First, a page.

Tax Reform Impact on the Standard Deduction & Itemized Deductions

Brittany Becker (Dec, 2018)

The Tax Cuts and Jobs Act (TCJA) has changed some tax provisions, effective in 2018. Several of the individual tax provisions are temporary. Also, many of the provisions expire at the end of 2025 at which time the rules will revert back to pre-2018 law. It is important to know how these changes will affect individuals during the current tax year. Listed below are summaries of the Standard Deduction and Itemized Deductions that were changed by the TCJA.

Standard Deduction

The choice in deciding whether to itemize or apply the standard deduction has not changed with The TCJA. The standard deduction has increased for each filing status. Married individuals filing a join return have a standard deduction of $24,000, Head-of-household filers standard deduction is $18,000, and all other taxpayers have a standard deduction of $12,000. The deduction is indexed for inflation in future years beginning after December 31, 2018. The additional standard deduction for the elderly and the blind was retained. This now includes an additional $1,300 deduction for both the taxpayer and spouse who are over the age of 65 and/or blind. This amount increases to $1,600 if the taxpayer is unmarried.

Medical Expenses

The medical expense deduction threshold was temporarily lowered to 7.5% of adjusted gross income for all taxpayers itemizing their deductions in 2017 and 2018. This applies to both regular tax and alternative minimum tax (AMT). Prior to the TCJA, the 7.5% was only available for taxpayers over the age of 65, while younger taxpayers had a 10% threshold. For AMT purposes, the 10% threshold was applicable to all taxpayers.

State and Local Taxes

The combined itemized deductions for state and local real property taxes, state and local personal property taxes, and state and local income or sales taxes for tax years, beginning after December 31, 2017 through the year ending 2025, may not exceed $10,000 for Married Filing Joint and $5,000 for married individuals filing separately. The TCJA also suspended the deduction for foreign real property taxes through 2025.   

Home Mortgage and Home Equity Interest

The itemized deduction for mortgage interest after the TCJA has been reduced for the tax years after December 31, 2017 through the year ending 2025. The deduction for the interest paid on acquisition indebtedness decreased from $1 million to $750,000 for Married Filing Joint. ($375,000 for Married Filing Separately). The $1 million limitation still applies to taxpayers who enter into a binding contract before December 31, 2017, who close on the purchase before January 1, 2018, and purchase the residence before April 1, 2018. Under the TCJA, the home equity interest deduction is suspended, unless it is used to buy, build, or substantially improve the taxpayer’s home that secures the loan. The interest from home equity loans used for personal reasons are no longer deductible (such as paying off student loans, paying off credit card debt, paying educational expenses, taking vacations, purchasing a vehicle, etc.).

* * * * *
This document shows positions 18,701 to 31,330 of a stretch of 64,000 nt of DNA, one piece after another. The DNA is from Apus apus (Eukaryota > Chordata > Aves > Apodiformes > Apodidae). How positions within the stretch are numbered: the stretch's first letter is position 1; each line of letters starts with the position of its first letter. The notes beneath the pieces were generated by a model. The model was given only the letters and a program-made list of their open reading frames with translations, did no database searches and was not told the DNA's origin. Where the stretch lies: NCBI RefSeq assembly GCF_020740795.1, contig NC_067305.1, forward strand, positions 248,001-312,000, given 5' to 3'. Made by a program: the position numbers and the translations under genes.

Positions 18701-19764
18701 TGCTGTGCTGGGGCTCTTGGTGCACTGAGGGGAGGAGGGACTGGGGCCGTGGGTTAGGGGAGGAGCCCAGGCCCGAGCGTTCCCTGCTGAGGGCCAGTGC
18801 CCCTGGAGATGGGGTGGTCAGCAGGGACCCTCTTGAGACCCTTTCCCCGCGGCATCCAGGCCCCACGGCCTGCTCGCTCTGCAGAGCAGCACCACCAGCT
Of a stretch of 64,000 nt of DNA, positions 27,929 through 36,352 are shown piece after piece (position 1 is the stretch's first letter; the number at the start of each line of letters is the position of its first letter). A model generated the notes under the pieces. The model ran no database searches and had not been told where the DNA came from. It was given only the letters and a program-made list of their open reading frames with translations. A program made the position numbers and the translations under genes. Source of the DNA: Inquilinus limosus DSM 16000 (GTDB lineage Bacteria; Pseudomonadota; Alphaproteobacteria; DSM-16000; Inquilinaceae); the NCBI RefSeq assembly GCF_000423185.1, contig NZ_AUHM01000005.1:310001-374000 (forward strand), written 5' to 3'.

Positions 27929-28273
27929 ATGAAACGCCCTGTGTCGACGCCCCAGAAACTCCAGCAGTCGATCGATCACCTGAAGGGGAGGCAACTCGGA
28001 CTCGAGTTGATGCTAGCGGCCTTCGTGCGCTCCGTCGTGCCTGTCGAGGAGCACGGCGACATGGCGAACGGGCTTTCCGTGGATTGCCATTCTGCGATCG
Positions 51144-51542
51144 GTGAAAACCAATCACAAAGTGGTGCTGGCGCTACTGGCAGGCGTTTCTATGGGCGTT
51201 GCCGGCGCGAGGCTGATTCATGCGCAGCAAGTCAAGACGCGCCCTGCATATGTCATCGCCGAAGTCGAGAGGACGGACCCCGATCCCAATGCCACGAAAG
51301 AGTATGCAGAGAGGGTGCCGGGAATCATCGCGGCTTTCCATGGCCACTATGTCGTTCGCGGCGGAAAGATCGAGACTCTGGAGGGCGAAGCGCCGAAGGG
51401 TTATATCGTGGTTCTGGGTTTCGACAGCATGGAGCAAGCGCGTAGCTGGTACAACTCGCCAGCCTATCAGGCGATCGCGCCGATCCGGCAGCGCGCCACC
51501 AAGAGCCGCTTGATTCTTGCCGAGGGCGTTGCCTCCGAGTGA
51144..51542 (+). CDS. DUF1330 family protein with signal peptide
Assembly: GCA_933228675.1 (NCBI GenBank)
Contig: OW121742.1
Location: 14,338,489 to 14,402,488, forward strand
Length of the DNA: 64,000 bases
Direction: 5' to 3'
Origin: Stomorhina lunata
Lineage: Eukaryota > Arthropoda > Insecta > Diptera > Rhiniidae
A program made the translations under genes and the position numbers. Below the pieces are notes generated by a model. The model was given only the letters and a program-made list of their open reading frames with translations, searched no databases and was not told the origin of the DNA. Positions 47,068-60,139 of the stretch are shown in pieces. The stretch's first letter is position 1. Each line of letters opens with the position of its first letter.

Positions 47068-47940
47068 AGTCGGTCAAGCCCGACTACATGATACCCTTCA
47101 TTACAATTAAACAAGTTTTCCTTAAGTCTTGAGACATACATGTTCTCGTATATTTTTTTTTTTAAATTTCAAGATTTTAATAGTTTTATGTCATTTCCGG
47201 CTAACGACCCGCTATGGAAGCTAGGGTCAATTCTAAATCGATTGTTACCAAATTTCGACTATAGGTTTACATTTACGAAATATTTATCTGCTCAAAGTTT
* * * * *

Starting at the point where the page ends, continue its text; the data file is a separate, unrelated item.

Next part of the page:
Charitable Contributions

Under the TCJA two modifications were made to the charitable contribution rules. First, for tax years beginning January 1, 2018 and ending before January 1, 2026, the percentage limitation for cash contributions to public charities increased from 50% to 60% of adjusted gross income. The second modification under the TCJA eliminated the charitable deduction for payments made to universities in exchange for college athletic event seating rights. Prior to the TCJA taxpayers could deduct 80% of the amounts paid to a university in exchange for receiving athletic event seating rights.

Personal Casualty Losses

Under the TCJA, for tax years beginning January 1, 2018 through December 31, 2025, personal casualty losses have been suspended and are disallowed. However, taxpayers with a personal causality loss in a federally declared disaster area may deduct it.

Miscellaneous Deductions Subject to the 2% Floor

Under the TCJA for tax years beginning January 1, 2018 through December 31, 2025, all miscellaneous itemized deductions subject to the 2% adjusted gross income floor have been disallowed. This includes investment fees, tax preparation fees, unreimbursed employee business expenses, hobby losses, union dues, and all other miscellaneous deductions.

Gambling Losses

Under the TCJA for tax years beginning January 1, 2018 through December 31, 2025, gambling losses are still limited to the taxpayers gambling winnings. The definition of gambling losses has been broadened, however, to include other expenses incurred in gambling activities and losses incurred from wager transactions.

Overall Limitation on Itemized Deductions

The overall limitation on itemized deductions based on an adjusted gross income threshold (the Pease limitation) has been repealed through December 31, 2025. This allows taxpayers in tax years beginning January 1, 2018 through December 31, 2025 to claim 100% of their allowed itemized deductions.

This is a concise summary of the impact of the TCJA on the standard deduction and itemized deductions. Tax filing season is rapidly approaching, and these changes will affect taxpayers' 2018 taxes. The tax professionals at Dermody, Burke & Brown are here to discuss how these changes will affect you.


The information reflected in this article was current at the time of publication.  This information will not be modified or updated for any subsequent tax law changes, if any.

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